398682 Synthesis of Monodisperse Silica Nanoparticles for Drug Delivery to Solid Tumors

Monday, November 17, 2014
Galleria Exhibit Hall (Hilton Atlanta)
Gregory Carnes, Auburn University, Auburn, AL

Silica nanoparticles have been identified as ideal carriers for drug delivery due to their low toxicity and their high range of functionalization. Due to the systemic side effects of chemotherapy, appropriation of these therapeutics onto the surface of silica nanoparticles will lead to a safer means of treating cancer. While utilizing these nanoparticles for tumor treatment, it is important to account for their circulation and residence in the blood, accumulation in the tumor, off-target toxicity, therapeutic activity, and drug release from the nanoparticle to the tumor. Research has shown a correlation between particle size and all of these characteristics. There is potential for maximizing drug efficacy by controlling the size of the nanoparticle. Current research is focusing on adapting the Stöber method and optimizing reaction conditions to synthesize optimal sizes of silica nanoparticles in high concentrations. Through this research, advances will be made in solid tumor treatment by further elucidating the benefits and efficacy of delivering therapeutics to the site of the tumor via silica nanoparticles of controlled size.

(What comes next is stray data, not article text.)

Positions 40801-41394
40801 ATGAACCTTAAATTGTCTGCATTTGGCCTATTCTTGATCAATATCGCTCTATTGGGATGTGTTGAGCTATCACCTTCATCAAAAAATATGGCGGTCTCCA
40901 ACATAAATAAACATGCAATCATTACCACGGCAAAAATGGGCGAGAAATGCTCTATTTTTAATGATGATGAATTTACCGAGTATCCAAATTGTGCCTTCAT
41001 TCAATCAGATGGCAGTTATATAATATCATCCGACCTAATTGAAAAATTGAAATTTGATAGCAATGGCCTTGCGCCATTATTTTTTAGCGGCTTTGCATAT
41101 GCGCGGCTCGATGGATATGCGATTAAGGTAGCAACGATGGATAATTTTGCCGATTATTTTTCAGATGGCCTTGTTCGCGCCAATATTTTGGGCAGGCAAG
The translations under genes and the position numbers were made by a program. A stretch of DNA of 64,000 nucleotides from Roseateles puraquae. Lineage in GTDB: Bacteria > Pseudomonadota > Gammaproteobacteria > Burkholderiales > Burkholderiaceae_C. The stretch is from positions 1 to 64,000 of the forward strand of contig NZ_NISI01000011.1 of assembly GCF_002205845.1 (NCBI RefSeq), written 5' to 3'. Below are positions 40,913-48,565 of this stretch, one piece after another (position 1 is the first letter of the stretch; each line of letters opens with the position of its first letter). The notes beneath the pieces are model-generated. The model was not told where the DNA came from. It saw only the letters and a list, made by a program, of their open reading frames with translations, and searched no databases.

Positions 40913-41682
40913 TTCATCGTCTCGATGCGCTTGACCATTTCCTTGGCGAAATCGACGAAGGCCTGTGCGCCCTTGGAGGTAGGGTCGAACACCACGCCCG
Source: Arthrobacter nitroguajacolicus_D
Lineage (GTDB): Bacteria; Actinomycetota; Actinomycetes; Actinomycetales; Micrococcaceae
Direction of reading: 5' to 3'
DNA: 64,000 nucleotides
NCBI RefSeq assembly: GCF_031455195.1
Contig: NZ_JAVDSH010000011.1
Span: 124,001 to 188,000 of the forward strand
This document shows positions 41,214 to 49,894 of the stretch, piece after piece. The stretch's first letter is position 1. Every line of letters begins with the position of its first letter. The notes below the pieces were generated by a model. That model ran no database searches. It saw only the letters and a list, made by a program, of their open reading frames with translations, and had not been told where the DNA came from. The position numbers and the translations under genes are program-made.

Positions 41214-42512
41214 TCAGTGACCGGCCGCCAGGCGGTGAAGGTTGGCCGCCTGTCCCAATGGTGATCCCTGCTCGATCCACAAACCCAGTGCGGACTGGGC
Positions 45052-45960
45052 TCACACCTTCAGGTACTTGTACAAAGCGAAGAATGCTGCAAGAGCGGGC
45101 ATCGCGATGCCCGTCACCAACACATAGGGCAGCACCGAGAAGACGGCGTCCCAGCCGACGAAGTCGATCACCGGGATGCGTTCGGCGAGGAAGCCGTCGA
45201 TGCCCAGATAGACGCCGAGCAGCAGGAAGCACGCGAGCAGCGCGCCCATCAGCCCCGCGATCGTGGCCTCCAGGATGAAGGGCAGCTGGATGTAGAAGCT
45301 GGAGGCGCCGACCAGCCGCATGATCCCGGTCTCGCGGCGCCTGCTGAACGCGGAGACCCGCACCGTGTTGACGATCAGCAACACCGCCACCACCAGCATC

Extended Abstract: File Not Uploaded